When a friend of mine wrote a blog about how it was unhealthy to introduce size 16 mannequins into Debenhams, I gasped in despair. Size 16 is the average size of women in the UK, so surely having a representative mannequin couldn’t be a health risk? The blog claimed that size 16 mannequins were essentially promoting obesity. When was being a size 16 defined as obese? Did you check the mannequins BMI? The blog certainly didn’t address the fashion industry as a major culprit in promoting body insecurities and eating disorders at the other end of the scale. It was the finest of paradoxes.
When something becomes normalised, i.e. skinny mannequins, we stop asking questions. When someone breaks out of the ‘normal’ we panic, even if it’s a step in the right direction. As soon as Debenhams showed their size 16 mannequins to world, the critics formed a line and the bemoaning began: “Excuse me if I don’t rejoice, show me a size 16 woman with a flat stomach” read a Guardian blog, “politically correct nonsense” another commented.
Mannequins have been hot topic recently, with Venezuela introducing their fantasy mannequin, featuring an incredibly ample bust, plump behind and tiny waist. But what is Venezuela achieving by doing this, apart from promoting body insecurities and giving plastic surgeons a huge endorsement? There is no moral obligation here. The women of Venezuela now have to see plastic enhanced plastic wearing their clothes. Then this fantasy, illusory image of beauty could become normalised. Shock horror.
New York City has also succumbed to mannequin hysteria. If you were walking down East Houston Street recently, American Apparel might have caught your eye. The mannequins were adorned with pubic hair and nipples in the window display. An associate at the store spoke to The Huffington Post and said that the mannequins were meant to convey the “rawness and realness of sexuality.” American Apparel are always controversial and polarising, but could they find a friend in the cynics by trying to emulate ‘realness’, or just come across as vulgar?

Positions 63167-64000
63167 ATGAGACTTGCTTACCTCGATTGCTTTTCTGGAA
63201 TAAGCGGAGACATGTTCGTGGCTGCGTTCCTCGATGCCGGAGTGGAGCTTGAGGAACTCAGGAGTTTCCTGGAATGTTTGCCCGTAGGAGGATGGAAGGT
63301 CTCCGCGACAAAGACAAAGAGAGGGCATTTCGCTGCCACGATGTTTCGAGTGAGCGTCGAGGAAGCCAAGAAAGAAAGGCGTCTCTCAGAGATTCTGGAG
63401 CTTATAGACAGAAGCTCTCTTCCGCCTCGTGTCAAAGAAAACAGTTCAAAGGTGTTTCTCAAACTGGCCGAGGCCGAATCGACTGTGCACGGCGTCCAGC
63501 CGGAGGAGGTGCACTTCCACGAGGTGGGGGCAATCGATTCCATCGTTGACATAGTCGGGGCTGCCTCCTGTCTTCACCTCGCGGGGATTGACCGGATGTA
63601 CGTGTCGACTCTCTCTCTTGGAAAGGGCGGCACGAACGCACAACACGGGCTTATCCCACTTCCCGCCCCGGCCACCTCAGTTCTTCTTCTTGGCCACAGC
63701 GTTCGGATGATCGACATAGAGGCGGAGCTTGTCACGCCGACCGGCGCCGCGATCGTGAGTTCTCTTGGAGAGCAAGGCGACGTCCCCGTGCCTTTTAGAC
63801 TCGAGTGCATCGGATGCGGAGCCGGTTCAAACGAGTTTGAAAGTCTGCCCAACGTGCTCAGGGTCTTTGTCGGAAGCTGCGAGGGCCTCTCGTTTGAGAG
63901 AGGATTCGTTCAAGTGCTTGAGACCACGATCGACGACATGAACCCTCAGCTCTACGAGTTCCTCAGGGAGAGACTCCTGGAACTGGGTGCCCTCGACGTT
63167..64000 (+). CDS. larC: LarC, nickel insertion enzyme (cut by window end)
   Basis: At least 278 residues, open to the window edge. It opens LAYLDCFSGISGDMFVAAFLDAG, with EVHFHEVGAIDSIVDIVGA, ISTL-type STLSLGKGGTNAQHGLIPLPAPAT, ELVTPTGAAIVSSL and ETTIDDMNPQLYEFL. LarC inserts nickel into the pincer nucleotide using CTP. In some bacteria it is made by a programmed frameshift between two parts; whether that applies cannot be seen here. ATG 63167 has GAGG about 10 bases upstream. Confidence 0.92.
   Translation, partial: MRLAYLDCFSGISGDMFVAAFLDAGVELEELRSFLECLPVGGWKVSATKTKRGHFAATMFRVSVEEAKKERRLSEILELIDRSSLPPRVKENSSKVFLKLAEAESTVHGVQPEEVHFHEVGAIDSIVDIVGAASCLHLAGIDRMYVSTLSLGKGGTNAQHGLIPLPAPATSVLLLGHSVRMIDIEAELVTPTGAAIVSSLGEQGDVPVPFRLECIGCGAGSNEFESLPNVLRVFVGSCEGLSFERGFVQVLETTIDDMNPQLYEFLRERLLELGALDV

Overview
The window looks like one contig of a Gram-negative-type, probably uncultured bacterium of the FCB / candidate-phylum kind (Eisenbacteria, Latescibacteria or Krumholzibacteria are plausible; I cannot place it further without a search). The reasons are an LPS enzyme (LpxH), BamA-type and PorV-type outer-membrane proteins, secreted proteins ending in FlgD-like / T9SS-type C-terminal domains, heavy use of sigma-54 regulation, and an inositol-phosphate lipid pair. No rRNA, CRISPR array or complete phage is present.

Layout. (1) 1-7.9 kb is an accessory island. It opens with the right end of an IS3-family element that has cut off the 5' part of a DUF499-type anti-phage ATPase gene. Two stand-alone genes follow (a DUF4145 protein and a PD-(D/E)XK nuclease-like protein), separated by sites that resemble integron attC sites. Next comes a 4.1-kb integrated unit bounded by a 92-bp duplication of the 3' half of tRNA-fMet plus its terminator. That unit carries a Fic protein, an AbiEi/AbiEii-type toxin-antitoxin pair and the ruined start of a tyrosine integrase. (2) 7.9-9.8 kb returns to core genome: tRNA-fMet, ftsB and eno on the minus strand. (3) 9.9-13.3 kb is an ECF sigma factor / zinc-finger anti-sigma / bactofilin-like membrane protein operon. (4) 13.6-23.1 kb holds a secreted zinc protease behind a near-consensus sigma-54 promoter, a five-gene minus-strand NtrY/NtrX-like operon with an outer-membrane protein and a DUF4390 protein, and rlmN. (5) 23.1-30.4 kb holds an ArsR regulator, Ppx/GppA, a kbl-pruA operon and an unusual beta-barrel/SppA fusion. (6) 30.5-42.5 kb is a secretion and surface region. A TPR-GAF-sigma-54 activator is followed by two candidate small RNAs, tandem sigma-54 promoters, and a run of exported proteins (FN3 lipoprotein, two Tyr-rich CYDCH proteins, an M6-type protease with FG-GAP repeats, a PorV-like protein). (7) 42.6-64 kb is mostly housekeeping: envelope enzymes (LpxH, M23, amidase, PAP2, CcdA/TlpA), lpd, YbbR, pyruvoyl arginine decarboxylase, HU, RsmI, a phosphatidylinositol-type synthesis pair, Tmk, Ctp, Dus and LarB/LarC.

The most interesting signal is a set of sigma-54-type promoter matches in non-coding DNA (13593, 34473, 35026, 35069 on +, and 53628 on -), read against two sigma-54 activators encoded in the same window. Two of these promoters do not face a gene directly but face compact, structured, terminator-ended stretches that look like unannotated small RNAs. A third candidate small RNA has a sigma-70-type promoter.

Back to UK shores and it seems farcical that some are complaining about size 16 mannequins. Debenhams have seen the moral obligation, and are acting on it. This might be just one small stepping stone in the bid to promote diversity in fashion, but it is a start. Debenhams is one of the first high street stores to ever introduce size 16 mannequins. New Look have tried before, but could this now be the mannequin revolution?
Not quite, but educating the public with a range of female body shapes is promoting a healthier body image. “We trialed size 16 mannequins a few years ago and the feedback was universally positive.” Says Ed Watson, Director of PR at Debenhams. “The revamp of our store on Oxford Street provided the opportunity to design bespoke mannequins. As such size 16 mannequins were on the top of the list for inclusion.”
Some cynics may argue that is merely a grand marketing scheme, tokenism at best, but recently Debenhams have committed to diverse advertising across many platforms. They have produced an inclusive look book using models of all different shapes, sizes, ages and abilities, launched Ben De Lisi’s range ‘Principles’ with a disabled model at the centre and banned retouching that alters body shape.
Debenhams are holding the torch and waiting for the rest to follow. However, it seems the rest are trailing behind in a skeletal warp. “We’ve heard nothing from other stores. We still remain hopeful that others will follow our lead. Showing diverse shapes and sizes is vital in terms of making small steps in relation to body image,” says Watson.
A mannequin revolution is clearly overdue. But putting synthetic non-conscious figurines aside, it is self-esteem that is at the heart of Debenhams’ campaign. “We are trying to make people feel more comfortable with their body and improve self-esteem. In many cases it is the latter that drives being unhealthy in terms of diet and lack of exercise, not a mannequin.”
One small step for man, one giant leap for mankind, said Armstrong. The moon isn’t too far away from fashion land. But the point is this: now my Mum, and the majority of women in the UK, can walk into Debenhams and see an outfit they might not have felt they could wear before, draped on a mannequin closer to their body shape. Perhaps our self-esteem will be lifted, even for a moment that day. I challenge you to find fault with that.
Elspeth Merry is a recent University of the Arts London Journalism graduate. She was Features Editor of her University newspaper Arts London News, and is the Features Assistant at 1883 Magazine. She has also written for the Huffington Post and spent last summer in New York writing for Zink Magazine.